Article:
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Hebridean island fish farm must turn lights off for eight months of the year

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A controversial fish farm in the Hebridean islands was approved today – but it must turn lights off for eight months of the year.

In addition there were conditions to protect porpoises and other wildlife at the national nature reserve.

Marine Harvest (Scotland) Ltd wanted to site 12 pens with a 120 metre circumference on the north east coast of the isle of Rum, and so not to attract endangered sea birds, the farm’s lights must be switched off.

Each cage would be in a 75 metre mooring grid and the overall planning area would cover 850 metres x 500 metres with an additional smaller rectangle.

There were six objections to Highland Council’s south planning applications committee with concerns over the impacts on the marine environment, on wild salmonid rivers and migratory salmon, freshwater pearl mussels, commercial fisheries, other designated sites and species and the use of acoustic deterrent devices.

Though it did not object overall Scottish Natural Heritage was concerned that the regular movement of service boats to the farm could discourage birds from the area and displace them to further off locations with negative impacts upon their breeding success.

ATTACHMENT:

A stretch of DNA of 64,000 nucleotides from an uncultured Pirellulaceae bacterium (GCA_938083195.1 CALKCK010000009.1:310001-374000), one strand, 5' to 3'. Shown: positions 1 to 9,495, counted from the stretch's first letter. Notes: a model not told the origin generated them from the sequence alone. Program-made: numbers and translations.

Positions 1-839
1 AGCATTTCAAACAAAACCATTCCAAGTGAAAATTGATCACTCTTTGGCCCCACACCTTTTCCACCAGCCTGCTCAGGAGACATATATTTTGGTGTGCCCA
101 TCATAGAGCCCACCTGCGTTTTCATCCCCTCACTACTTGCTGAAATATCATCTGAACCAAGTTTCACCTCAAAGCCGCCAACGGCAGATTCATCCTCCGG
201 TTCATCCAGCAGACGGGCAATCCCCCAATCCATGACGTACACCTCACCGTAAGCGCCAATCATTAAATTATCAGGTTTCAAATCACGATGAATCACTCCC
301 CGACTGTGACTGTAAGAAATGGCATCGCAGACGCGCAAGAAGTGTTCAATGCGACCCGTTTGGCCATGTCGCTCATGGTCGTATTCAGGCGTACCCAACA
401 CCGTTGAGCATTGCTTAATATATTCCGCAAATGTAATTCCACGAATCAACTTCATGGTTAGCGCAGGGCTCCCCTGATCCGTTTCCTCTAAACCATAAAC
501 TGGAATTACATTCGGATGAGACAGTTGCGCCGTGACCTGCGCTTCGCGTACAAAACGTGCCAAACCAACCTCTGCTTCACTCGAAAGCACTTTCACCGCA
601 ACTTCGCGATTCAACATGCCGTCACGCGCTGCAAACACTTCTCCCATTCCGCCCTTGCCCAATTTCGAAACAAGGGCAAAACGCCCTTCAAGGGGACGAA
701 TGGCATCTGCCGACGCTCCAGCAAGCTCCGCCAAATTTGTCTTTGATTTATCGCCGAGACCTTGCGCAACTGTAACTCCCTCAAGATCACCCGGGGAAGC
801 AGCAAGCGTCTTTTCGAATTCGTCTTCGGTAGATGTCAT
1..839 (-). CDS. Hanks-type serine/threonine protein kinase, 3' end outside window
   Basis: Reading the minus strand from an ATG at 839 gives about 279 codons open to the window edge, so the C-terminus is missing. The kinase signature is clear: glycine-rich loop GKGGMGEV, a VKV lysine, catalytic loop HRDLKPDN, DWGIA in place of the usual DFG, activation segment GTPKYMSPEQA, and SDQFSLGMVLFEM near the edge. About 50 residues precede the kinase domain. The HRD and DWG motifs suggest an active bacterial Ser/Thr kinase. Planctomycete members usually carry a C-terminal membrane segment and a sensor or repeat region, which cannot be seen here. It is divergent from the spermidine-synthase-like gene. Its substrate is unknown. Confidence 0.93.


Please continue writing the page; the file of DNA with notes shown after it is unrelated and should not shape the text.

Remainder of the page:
“In the light of this SNH requested conditions requiring a boat traffic protocol to be agreed and a prohibition on the use of anti-predator or gill nets which raise the risk of entanglement for the birds. SNH also raised a concern in respect of Manx shearwaters being drawn to artificial lighting,” said a report to the committee.

“The applicant has confirmed that underwater lighting used to control fish growth will only be used in the winter and these birds are only resident during March – October.”

The scheme was approved subject to conditions including that no acoustic deterrent devices shall be installed or operated to protect porpoises, no underwater lighting between March 1 and October 31 to minimise the risk to Manx shearwaters.

It also includes agreed boat protocols to safeguard red throated divers as well as an agreed sea lice management plan – in relation to the impact on wild fish – including cumulative effects.

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